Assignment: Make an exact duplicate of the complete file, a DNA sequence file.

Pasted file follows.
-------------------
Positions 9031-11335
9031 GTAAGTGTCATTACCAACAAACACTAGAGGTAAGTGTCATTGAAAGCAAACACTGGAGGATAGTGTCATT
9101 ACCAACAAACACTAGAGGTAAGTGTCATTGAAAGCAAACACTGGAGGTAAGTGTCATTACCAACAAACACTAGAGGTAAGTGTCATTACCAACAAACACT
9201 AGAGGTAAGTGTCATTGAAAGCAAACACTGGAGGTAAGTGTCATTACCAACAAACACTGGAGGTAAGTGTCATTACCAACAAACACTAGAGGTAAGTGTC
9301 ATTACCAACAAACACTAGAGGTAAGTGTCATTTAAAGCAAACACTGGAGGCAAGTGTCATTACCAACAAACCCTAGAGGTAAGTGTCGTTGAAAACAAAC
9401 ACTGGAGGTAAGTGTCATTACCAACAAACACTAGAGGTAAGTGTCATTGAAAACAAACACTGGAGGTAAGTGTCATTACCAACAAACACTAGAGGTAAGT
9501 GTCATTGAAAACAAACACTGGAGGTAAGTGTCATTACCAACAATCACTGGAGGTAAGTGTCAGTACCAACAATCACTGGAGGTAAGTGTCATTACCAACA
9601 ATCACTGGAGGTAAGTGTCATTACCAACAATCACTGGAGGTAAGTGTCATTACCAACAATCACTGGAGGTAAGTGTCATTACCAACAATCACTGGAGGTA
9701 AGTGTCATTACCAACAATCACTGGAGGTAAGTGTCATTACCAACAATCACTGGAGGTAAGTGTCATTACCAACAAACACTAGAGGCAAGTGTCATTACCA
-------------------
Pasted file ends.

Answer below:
Positions 9031-11335
9031 GTAAGTGTCATTACCAACAAACACTAGAGGTAAGTGTCATTGAAAGCAAACACTGGAGGATAGTGTCATT
9101 ACCAACAAACACTAGAGGTAAGTGTCATTGAAAGCAAACACTGGAGGTAAGTGTCATTACCAACAAACACTAGAGGTAAGTGTCATTACCAACAAACACT
9201 AGAGGTAAGTGTCATTGAAAGCAAACACTGGAGGTAAGTGTCATTACCAACAAACACTGGAGGTAAGTGTCATTACCAACAAACACTAGAGGTAAGTGTC
9301 ATTACCAACAAACACTAGAGGTAAGTGTCATTTAAAGCAAACACTGGAGGCAAGTGTCATTACCAACAAACCCTAGAGGTAAGTGTCGTTGAAAACAAAC
9401 ACTGGAGGTAAGTGTCATTACCAACAAACACTAGAGGTAAGTGTCATTGAAAACAAACACTGGAGGTAAGTGTCATTACCAACAAACACTAGAGGTAAGT
9501 GTCATTGAAAACAAACACTGGAGGTAAGTGTCATTACCAACAATCACTGGAGGTAAGTGTCAGTACCAACAATCACTGGAGGTAAGTGTCATTACCAACA
9601 ATCACTGGAGGTAAGTGTCATTACCAACAATCACTGGAGGTAAGTGTCATTACCAACAATCACTGGAGGTAAGTGTCATTACCAACAATCACTGGAGGTA
9701 AGTGTCATTACCAACAATCACTGGAGGTAAGTGTCATTACCAACAATCACTGGAGGTAAGTGTCATTACCAACAAACACTAGAGGCAAGTGTCATTACCA